Posts Tagged ‘horse-drawn’

End Traffic Violence – 2014

Monday, November 15th, 2021

A few weeks ago I came to the end of a walk with friends and we stood at a bus stop on the edge of the A3 in south-west London with a relentless flow of traffic moving past in all four lanes in both directions. We were a few yards away on a slip road, but the noise was making my head throb and I could smell and taste the pollution, though I hope the Covid mask I was wearing might filter out some of the particulates. It was a horrible reminder of the mad dedication to traffic which is killing so many of us, poisoning adults and particularly children and playing a significant role in killing the planet through the huge carbon emissions in manufacturing vehicles, building yet more roads and of course burning fossil fuels. Fortunately our bus came earlier than expected.

The switch to electric cars will help a little, and reduce some of the pollution, though not its possibly most dangerous aspect, the particulates that come mainly from rubber tyres and from brakes. And there is still a huge carbon footprint from their manufacture – roughly equivalent to running around 150,000 miles of burning petrol or diesel, and much of the electricity used to power them will come from power stations burning gas or forest-destroying wood.

We can only have a sustainable future if we wean ourselves as a species away from travel, and take what journeys are still necessary by ways that reduce the carbon footprint as much as possible. Going on foot or by bicycle, using public transport and severely limiting the more polluting and high-carbon forms of transport. It means measures such as banning private cars in cities, giving priorities to buses, building more light rail and tram systems, ending subsidies to air travel, stopping new road-building and more. But also it means great changes in our way of life.

It’s something I realised over 50 years ago when I sold the only car I’d ever owned. Something I considered very carefully in choosing where to live and what jobs to take. And something which has constrained the holidays I’ve chosen to take and other aspects of my life, but not anything I really regret. I’ve only ever made three trips by air related to my work – where no real alternative was possible, and only taken two holidays which involved flights.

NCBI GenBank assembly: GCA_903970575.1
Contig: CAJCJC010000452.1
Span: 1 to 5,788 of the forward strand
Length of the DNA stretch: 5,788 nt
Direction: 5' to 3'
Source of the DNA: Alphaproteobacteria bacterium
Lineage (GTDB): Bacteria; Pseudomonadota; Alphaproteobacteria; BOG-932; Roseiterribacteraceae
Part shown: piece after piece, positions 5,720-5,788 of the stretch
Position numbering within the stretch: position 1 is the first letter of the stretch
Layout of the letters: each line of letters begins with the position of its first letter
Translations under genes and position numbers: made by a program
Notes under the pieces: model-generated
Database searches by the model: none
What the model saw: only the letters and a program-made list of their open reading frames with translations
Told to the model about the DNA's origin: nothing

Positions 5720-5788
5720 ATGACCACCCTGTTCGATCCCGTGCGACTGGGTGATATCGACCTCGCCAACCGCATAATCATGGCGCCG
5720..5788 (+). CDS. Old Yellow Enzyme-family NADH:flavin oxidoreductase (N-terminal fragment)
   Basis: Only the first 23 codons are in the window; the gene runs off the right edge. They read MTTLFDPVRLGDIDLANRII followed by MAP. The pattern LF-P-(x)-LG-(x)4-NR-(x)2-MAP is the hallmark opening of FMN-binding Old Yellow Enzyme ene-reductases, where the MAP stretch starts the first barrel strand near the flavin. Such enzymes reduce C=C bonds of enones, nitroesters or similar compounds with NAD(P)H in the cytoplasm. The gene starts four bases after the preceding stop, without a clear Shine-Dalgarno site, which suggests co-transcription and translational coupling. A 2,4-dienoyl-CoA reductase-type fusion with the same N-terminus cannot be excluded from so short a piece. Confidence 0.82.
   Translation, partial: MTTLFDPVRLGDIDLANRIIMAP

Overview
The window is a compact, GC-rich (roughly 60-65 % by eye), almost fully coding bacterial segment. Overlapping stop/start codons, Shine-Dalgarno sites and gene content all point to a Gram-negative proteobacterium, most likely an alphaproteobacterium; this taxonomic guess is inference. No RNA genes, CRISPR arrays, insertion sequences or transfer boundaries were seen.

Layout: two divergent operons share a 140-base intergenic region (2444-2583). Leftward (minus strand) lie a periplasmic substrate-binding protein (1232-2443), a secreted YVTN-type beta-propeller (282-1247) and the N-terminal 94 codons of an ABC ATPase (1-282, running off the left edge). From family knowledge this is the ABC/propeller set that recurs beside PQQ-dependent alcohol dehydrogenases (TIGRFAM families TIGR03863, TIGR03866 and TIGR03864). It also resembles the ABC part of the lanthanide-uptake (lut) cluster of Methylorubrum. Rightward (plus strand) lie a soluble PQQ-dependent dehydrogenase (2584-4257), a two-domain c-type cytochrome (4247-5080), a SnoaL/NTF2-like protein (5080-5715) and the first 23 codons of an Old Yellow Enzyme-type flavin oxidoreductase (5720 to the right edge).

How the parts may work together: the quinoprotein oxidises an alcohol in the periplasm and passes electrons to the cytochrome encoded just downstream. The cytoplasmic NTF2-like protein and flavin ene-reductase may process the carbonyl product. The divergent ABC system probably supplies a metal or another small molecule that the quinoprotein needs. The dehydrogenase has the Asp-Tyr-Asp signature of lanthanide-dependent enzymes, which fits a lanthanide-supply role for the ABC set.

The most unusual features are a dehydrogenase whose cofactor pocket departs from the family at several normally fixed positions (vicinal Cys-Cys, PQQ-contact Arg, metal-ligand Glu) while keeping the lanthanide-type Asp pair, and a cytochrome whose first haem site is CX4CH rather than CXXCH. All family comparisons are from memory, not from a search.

Of course there are some things and situations where cars are essential. It’s very hard to manage without one for those who live in more remote areas, and some need to. I’ve chosen always to live in towns or cities and have been healthy enough to be able to ride a bicycle or walk. In 2019, George Monbiot wrote for the Guardian a piece with the sub-head ‘Cars are ruining our lives. We should cut their use by 90% over the next 10 years’. Like other posts on his web site its worth reading and goes into much greater and well-argued detail than this piece.

Donnachadh McCarthy

On 15th November 2014 I photographed the ‘Funeral for the Unknown Victim of Traffic Violence’ organised by environmental campaigner Donnachadh McCarthy and ‘Stop Killing Cyclists’. It made its way through the centre of London from Bedford Square going along Oxford St, with a bagpiper playing and a horse-drawn hearse carrying a coffin for a mock funeral ceremony at Marble Arch.

It made the point that while too many pedestrians and cyclists are still killed and maimed by cars and lorries on a road system largely engineered for the convenience of motorised transport, their numbers are dwarfed by the many thousands of premature deaths each year caused by the pollution from road traffic, with pollution levels in many places being well above legal limits. After the funeral, there was a die-in by cyclists more or less filling the hard standing at Marble Arch, and a trumpeter sounded the Last Post.

Here is a list of the demands made by the protesters:

  1. Stop the Killing of Children with a national, multi-billion pound programme to convert residential communities across Britain into living-street Home Zones and abolish dangerous rat-runs.